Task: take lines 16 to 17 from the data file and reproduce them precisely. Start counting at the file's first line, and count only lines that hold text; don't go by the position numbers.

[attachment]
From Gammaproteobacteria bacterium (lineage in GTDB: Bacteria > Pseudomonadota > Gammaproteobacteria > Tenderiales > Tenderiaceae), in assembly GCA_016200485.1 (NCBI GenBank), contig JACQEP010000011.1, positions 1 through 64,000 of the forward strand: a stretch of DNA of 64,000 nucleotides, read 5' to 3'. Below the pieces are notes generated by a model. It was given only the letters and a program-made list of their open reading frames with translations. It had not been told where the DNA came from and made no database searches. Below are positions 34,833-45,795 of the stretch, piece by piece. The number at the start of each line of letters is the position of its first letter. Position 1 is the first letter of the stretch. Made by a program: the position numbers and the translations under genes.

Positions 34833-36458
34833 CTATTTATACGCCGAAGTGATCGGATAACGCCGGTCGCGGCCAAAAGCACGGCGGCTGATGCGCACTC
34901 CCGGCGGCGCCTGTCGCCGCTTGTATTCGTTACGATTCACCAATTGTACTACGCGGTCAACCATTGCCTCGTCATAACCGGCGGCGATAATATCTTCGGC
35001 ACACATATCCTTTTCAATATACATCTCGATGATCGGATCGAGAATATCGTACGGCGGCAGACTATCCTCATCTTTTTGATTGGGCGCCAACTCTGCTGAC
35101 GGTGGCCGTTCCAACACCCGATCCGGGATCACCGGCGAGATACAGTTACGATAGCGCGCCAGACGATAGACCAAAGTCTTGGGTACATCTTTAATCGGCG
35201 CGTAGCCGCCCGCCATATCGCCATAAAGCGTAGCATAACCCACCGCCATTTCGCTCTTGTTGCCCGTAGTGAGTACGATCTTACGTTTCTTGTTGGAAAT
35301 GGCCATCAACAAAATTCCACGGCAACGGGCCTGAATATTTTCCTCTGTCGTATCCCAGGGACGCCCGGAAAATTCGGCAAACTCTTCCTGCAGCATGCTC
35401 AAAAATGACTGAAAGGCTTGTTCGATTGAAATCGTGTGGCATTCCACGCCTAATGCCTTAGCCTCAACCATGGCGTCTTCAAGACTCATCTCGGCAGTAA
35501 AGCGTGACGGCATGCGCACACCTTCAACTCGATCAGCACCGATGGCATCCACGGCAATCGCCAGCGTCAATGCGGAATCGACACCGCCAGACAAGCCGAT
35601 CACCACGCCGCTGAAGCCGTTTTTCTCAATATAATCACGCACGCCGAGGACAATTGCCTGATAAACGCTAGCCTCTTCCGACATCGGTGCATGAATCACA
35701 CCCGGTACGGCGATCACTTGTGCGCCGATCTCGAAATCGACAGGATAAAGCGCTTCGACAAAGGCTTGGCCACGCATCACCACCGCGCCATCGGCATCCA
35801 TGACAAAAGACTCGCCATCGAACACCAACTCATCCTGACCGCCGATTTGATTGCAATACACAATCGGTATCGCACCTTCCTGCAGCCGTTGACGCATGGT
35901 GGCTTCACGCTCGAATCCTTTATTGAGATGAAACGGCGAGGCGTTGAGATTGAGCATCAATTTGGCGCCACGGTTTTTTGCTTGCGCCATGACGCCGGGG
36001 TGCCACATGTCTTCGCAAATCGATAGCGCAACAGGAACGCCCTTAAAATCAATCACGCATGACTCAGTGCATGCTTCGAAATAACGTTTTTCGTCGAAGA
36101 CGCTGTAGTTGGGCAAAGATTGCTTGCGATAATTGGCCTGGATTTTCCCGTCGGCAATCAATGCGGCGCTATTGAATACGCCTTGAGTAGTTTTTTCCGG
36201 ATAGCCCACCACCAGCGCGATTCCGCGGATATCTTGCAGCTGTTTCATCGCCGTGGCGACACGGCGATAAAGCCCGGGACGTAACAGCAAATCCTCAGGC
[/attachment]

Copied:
36101 CGCTGTAGTTGGGCAAAGATTGCTTGCGATAATTGGCCTGGATTTTCCCGTCGGCAATCAATGCGGCGCTATTGAATACGCCTTGAGTAGTTTTTTCCGG
36201 ATAGCCCACCACCAGCGCGATTCCGCGGATATCTTGCAGCTGTTTCATCGCCGTGGCGACACGGCGATAAAGCCCGGGACGTAACAGCAAATCCTCAGGC